HTML vs. Text Emails – What do you respond to?

5 years ago everybody wanted their email marketing to use HTML. The obvious benefits of HTML emails are that they have additional text formatting capabilities, incorporate graphics,  and puts more creative options at the marketer’s disposal.

841Take this email from Pottery Barn for example.  This is a great example of a strong HTML email.  It is visually appealing, the message is clear and it contributes nicely to the brand’s image. But what I think makes this email work, is that I am familiar with the brand.

I think HTML emails make perfect sense for any large business that has a developed brand and strong customer loyalty (not to mention a huge design budget).

I’m just talking from personal experience here…  If I get an html email from Pottery Barn, or Best Buy (for example), I’m interested in their promotion and how I might be able to benefit from a special.  If the special intrigues me enough then sure, I’ll click to visit their website and learn more. But, on the other hand, if I get an email from some small business that I never hear of, my ‘JUNK’ radar immediatly sounds.

Take this html email a client of mine was thinking about sending out. (Thanks Steve for allowing me to use this as an example).

email_tease_v1

The goal of this email was to send people to their Personal URL landing page, and ultimately sign up for their wine of the month club.

By the way this is a great deal for all you wine lovers out there.  Go to http://uswineassociation.com for more info.

Now this email, like Pottery Barn, is also able to carry the brand for U.S. Wine Association with their colors, logo and font choices.  It looks nice and everybody is happy….  But how will prospective customers react to the email?  If they are anything like me  my ‘JUNK’ radar immediately goes off. What about you?

My argument is this. For small businesses who don’t have a strong brand and loyal customer following (or thousand dollar design budget for each email), it is better to use plain text emails. The biggest reason is that it looks like a PERSONAL message.  From experience, I would rather receive a personal message from a company that I am unfamiliar with, than something that looks like it went out the a million people.  What do you think?  Do you have the same reaction as I do?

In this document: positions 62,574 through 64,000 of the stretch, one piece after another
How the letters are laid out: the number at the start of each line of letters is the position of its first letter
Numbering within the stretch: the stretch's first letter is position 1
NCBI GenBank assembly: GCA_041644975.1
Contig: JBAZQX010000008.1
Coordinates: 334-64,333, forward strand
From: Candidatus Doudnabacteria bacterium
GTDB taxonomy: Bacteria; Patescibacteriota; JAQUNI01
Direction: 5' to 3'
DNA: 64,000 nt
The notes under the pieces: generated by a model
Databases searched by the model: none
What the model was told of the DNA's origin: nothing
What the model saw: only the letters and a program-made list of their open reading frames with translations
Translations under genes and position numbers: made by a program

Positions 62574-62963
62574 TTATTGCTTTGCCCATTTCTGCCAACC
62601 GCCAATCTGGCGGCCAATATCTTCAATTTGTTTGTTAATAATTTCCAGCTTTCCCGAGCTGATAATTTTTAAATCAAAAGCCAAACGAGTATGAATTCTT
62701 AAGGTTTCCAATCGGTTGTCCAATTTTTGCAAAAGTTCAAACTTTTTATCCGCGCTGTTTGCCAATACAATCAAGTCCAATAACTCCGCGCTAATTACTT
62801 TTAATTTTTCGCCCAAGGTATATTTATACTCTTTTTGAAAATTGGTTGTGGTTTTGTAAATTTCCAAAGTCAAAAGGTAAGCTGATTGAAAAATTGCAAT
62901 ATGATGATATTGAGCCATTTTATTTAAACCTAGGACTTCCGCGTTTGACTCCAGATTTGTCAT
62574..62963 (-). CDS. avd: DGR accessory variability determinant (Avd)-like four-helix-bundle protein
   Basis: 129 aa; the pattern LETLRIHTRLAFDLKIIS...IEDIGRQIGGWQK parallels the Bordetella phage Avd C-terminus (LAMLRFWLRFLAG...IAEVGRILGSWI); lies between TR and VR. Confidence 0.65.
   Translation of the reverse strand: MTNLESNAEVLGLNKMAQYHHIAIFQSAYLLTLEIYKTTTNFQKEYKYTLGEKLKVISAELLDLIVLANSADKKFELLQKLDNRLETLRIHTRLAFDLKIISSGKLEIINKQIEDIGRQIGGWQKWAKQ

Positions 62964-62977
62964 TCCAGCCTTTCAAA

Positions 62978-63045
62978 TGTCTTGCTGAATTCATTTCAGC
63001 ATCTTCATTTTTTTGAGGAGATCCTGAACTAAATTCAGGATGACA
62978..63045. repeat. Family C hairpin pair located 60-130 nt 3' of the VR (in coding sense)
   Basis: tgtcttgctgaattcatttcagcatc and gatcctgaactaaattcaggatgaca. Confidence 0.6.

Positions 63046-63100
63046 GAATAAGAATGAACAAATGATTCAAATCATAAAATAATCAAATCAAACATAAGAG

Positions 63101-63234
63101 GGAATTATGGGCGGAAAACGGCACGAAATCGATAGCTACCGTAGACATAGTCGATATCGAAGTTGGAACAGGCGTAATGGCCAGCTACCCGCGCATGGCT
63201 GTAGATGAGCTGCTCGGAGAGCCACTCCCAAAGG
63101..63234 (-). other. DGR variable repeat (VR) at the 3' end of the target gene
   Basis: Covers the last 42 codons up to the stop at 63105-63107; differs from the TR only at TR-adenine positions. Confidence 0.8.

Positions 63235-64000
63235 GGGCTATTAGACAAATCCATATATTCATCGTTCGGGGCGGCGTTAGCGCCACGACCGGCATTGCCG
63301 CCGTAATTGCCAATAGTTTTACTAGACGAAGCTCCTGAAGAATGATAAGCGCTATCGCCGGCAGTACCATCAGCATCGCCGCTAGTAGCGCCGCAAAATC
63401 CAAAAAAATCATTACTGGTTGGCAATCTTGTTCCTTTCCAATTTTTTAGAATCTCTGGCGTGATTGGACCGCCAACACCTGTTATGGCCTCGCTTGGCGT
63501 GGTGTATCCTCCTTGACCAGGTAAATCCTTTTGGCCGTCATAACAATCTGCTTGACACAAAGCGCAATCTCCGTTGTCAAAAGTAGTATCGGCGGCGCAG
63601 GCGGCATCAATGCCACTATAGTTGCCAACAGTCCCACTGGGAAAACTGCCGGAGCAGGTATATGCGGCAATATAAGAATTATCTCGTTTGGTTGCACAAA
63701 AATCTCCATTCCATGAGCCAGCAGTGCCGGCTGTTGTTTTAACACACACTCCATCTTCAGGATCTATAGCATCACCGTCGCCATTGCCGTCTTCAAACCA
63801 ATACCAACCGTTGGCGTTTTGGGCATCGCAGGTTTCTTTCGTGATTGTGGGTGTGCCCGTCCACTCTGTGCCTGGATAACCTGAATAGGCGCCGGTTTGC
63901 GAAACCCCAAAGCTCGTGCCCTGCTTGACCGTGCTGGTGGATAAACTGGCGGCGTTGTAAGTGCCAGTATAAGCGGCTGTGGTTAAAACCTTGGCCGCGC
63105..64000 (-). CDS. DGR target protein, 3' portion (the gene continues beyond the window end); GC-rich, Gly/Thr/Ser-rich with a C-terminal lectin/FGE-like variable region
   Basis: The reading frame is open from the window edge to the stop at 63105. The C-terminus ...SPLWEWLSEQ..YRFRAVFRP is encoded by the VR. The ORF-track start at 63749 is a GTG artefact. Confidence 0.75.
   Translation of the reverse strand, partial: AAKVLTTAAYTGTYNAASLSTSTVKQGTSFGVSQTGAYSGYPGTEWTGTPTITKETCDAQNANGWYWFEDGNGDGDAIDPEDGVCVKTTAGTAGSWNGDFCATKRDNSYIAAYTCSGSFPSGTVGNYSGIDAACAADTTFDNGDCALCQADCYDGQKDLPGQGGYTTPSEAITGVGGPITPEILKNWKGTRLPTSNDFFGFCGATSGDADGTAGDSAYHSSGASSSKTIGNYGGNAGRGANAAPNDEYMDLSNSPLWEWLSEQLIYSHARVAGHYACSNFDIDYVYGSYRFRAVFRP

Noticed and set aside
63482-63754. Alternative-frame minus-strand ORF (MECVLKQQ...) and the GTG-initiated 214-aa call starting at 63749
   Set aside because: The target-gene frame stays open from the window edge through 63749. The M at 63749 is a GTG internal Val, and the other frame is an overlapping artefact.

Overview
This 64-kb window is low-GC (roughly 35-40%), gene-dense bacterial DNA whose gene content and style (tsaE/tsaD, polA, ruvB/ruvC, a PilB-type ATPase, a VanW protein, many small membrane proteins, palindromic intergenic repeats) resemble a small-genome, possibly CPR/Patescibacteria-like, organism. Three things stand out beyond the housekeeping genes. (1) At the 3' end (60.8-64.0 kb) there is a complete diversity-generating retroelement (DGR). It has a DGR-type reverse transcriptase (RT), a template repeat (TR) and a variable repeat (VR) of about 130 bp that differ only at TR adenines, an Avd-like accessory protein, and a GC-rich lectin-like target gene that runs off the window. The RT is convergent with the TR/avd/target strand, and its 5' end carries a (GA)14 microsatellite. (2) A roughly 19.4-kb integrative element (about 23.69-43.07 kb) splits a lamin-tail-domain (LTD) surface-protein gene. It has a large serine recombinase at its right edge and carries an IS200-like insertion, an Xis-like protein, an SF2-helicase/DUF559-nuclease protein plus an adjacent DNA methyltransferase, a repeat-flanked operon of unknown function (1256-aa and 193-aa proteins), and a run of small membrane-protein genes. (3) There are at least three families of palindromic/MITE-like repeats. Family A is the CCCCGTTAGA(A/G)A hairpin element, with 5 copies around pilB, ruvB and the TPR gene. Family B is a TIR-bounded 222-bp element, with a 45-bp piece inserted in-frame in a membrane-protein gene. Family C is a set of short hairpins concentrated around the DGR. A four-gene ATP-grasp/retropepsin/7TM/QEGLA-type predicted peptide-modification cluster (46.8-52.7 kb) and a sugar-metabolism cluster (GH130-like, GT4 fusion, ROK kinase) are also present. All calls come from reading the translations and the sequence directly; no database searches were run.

Good search engine marketing idea

I just ran across a good idea for search engine marketing. HelpSpot http://www.helpspot.com/ is an open source help desk software. If you search Google for “open source help desk software” you will see that their company doesn’t come up, but a review site does: http://www.opensourcehelpdesklist.com/ . And guess what, HelpSpot is the “Sponsor.”… More like HelpSpot quickly through up this review website, made themselves the sponsor, and now ranks number 1 for their top keyword. Not a bad idea! Would only take an hour to implement something like this. I think I’m going to give this a try…

How “A” Prospects Provide the Fastest, Least Expensive Way to Dramatically Increase Sales.

The following strategy has helped more companies double their sales faster than any other single concept. In a sentence: There is always a smaller number of “A” prospects, than there are all prospects. So marketing to them is cheaper than marketing to all buyers. A direct mail effort to 100 “A” prospects is obviously less expensive than a direct mail effort to an entire audience of 10,000 prospects.

“A” prospects have shown interest in your product or service. By focusing your marketing efforts intently on “A” prospects, you can dramatically increase sales.

To succeed with this marketing approach, a business needs an effective way of gathering “A” prospects – which is the advantage of Personal URLs. Start with a larger mailing to all prospects, and include on that mailing a Personal URL (PURL). The PURL will direct the recipient to a customized website that automatically tracks their activity. Voila! You have your list of “A” prospects who have shown enough interest in your product to visit your website.

The trick is to treat your “A” prospects like gold, because that is exactly what they are. This group of people is more likely to purchase your products or services than the rest of your prospect list. Plan on reaching out to them every two weeks from every angle — phone, email, snail mail. Be creative and fun with your marketing efforts. By doing this, your prospect will go from not knowing you, to knowing a little about you, to understanding exactly what you offer, to almost feeling obligated to purchase from you because of your persistence! This approach separates you from the competition and will double your sales faster than any other single concept.